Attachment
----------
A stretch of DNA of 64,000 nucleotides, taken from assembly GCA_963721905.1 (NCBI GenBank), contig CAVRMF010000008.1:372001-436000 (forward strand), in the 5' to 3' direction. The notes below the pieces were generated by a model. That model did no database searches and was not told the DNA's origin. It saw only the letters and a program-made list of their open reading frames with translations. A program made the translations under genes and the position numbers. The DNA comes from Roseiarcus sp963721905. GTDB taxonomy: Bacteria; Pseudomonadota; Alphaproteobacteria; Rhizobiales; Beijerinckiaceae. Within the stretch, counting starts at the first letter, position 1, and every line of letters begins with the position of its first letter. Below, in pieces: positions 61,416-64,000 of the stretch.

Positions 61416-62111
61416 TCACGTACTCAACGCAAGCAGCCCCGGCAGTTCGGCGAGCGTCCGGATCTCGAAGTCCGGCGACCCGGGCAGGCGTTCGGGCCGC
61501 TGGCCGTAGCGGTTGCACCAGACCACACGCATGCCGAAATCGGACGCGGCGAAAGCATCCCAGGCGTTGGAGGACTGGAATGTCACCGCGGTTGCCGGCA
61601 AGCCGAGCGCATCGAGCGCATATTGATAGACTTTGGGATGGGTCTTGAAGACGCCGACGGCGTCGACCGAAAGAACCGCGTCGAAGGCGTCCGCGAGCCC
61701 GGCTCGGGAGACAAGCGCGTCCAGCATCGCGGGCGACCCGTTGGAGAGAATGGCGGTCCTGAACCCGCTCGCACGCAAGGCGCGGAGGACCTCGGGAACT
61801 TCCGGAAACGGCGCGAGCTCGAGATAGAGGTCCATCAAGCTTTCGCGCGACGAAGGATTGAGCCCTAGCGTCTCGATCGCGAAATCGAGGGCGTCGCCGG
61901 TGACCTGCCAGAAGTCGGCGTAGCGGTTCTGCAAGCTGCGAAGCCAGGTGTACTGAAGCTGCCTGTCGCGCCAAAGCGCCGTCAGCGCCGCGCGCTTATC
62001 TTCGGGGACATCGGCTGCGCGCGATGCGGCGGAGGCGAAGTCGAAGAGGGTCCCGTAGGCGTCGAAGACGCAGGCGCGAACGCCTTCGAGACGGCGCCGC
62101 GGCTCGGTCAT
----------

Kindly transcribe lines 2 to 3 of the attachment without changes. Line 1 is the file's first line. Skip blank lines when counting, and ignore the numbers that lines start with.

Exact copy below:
Positions 61416-62111
61416 TCACGTACTCAACGCAAGCAGCCCCGGCAGTTCGGCGAGCGTCCGGATCTCGAAGTCCGGCGACCCGGGCAGGCGTTCGGGCCGC